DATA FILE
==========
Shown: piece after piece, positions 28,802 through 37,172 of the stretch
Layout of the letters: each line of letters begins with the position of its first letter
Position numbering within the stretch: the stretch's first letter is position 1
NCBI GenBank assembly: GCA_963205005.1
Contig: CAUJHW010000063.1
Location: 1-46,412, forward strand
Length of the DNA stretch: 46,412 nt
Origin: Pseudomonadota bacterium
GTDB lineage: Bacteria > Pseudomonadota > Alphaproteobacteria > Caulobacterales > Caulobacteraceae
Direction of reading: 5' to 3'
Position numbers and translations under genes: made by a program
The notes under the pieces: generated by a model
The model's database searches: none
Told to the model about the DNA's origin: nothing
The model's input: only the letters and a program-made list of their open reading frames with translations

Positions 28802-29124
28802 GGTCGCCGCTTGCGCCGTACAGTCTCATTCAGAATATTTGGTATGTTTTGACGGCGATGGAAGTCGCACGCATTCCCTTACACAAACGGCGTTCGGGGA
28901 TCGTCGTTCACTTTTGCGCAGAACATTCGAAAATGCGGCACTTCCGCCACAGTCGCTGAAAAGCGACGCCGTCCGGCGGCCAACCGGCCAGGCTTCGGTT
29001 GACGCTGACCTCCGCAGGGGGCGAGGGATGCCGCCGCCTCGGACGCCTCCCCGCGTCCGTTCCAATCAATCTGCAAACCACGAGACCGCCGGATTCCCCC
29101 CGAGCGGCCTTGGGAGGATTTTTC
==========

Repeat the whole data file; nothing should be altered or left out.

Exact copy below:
Shown: piece after piece, positions 28,802 through 37,172 of the stretch
Layout of the letters: each line of letters begins with the position of its first letter
Position numbering within the stretch: the stretch's first letter is position 1
NCBI GenBank assembly: GCA_963205005.1
Contig: CAUJHW010000063.1
Location: 1-46,412, forward strand
Length of the DNA stretch: 46,412 nt
Origin: Pseudomonadota bacterium
GTDB lineage: Bacteria > Pseudomonadota > Alphaproteobacteria > Caulobacterales > Caulobacteraceae
Direction of reading: 5' to 3'
Position numbers and translations under genes: made by a program
The notes under the pieces: generated by a model
The model's database searches: none
Told to the model about the DNA's origin: nothing
The model's input: only the letters and a program-made list of their open reading frames with translations

Positions 28802-29124
28802 GGTCGCCGCTTGCGCCGTACAGTCTCATTCAGAATATTTGGTATGTTTTGACGGCGATGGAAGTCGCACGCATTCCCTTACACAAACGGCGTTCGGGGA
28901 TCGTCGTTCACTTTTGCGCAGAACATTCGAAAATGCGGCACTTCCGCCACAGTCGCTGAAAAGCGACGCCGTCCGGCGGCCAACCGGCCAGGCTTCGGTT
29001 GACGCTGACCTCCGCAGGGGGCGAGGGATGCCGCCGCCTCGGACGCCTCCCCGCGTCCGTTCCAATCAATCTGCAAACCACGAGACCGCCGGATTCCCCC
29101 CGAGCGGCCTTGGGAGGATTTTTC